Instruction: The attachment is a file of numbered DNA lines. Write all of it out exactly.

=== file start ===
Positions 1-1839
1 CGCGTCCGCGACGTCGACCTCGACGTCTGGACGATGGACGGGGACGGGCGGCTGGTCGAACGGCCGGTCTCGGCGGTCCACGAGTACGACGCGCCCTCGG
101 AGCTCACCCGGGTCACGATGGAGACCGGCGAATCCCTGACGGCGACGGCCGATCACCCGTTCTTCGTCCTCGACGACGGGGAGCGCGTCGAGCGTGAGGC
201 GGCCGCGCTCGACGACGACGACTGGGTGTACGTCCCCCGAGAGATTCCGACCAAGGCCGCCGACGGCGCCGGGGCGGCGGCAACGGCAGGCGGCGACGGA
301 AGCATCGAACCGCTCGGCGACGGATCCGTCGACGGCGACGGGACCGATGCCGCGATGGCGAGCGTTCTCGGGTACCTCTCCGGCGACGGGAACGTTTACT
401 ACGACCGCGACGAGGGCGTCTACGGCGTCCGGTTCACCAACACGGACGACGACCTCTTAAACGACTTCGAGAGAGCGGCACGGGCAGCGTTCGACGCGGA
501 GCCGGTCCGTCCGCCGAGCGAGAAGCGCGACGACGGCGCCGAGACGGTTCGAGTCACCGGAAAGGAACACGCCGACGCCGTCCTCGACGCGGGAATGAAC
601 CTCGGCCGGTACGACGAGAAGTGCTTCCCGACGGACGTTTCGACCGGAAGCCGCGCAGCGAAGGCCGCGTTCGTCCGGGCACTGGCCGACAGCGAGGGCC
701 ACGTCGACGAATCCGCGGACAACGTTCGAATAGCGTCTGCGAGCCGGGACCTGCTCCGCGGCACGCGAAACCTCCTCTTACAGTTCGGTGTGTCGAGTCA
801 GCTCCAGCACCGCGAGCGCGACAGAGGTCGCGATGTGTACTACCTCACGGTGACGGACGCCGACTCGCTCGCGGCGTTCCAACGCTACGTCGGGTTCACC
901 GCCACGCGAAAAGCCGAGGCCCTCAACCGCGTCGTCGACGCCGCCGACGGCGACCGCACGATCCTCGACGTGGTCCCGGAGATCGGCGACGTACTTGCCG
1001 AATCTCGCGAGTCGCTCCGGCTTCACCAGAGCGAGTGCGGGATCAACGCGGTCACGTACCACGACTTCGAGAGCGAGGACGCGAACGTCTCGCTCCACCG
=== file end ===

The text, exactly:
Positions 1-1839
1 CGCGTCCGCGACGTCGACCTCGACGTCTGGACGATGGACGGGGACGGGCGGCTGGTCGAACGGCCGGTCTCGGCGGTCCACGAGTACGACGCGCCCTCGG
101 AGCTCACCCGGGTCACGATGGAGACCGGCGAATCCCTGACGGCGACGGCCGATCACCCGTTCTTCGTCCTCGACGACGGGGAGCGCGTCGAGCGTGAGGC
201 GGCCGCGCTCGACGACGACGACTGGGTGTACGTCCCCCGAGAGATTCCGACCAAGGCCGCCGACGGCGCCGGGGCGGCGGCAACGGCAGGCGGCGACGGA
301 AGCATCGAACCGCTCGGCGACGGATCCGTCGACGGCGACGGGACCGATGCCGCGATGGCGAGCGTTCTCGGGTACCTCTCCGGCGACGGGAACGTTTACT
401 ACGACCGCGACGAGGGCGTCTACGGCGTCCGGTTCACCAACACGGACGACGACCTCTTAAACGACTTCGAGAGAGCGGCACGGGCAGCGTTCGACGCGGA
501 GCCGGTCCGTCCGCCGAGCGAGAAGCGCGACGACGGCGCCGAGACGGTTCGAGTCACCGGAAAGGAACACGCCGACGCCGTCCTCGACGCGGGAATGAAC
601 CTCGGCCGGTACGACGAGAAGTGCTTCCCGACGGACGTTTCGACCGGAAGCCGCGCAGCGAAGGCCGCGTTCGTCCGGGCACTGGCCGACAGCGAGGGCC
701 ACGTCGACGAATCCGCGGACAACGTTCGAATAGCGTCTGCGAGCCGGGACCTGCTCCGCGGCACGCGAAACCTCCTCTTACAGTTCGGTGTGTCGAGTCA
801 GCTCCAGCACCGCGAGCGCGACAGAGGTCGCGATGTGTACTACCTCACGGTGACGGACGCCGACTCGCTCGCGGCGTTCCAACGCTACGTCGGGTTCACC
901 GCCACGCGAAAAGCCGAGGCCCTCAACCGCGTCGTCGACGCCGCCGACGGCGACCGCACGATCCTCGACGTGGTCCCGGAGATCGGCGACGTACTTGCCG
1001 AATCTCGCGAGTCGCTCCGGCTTCACCAGAGCGAGTGCGGGATCAACGCGGTCACGTACCACGACTTCGAGAGCGAGGACGCGAACGTCTCGCTCCACCG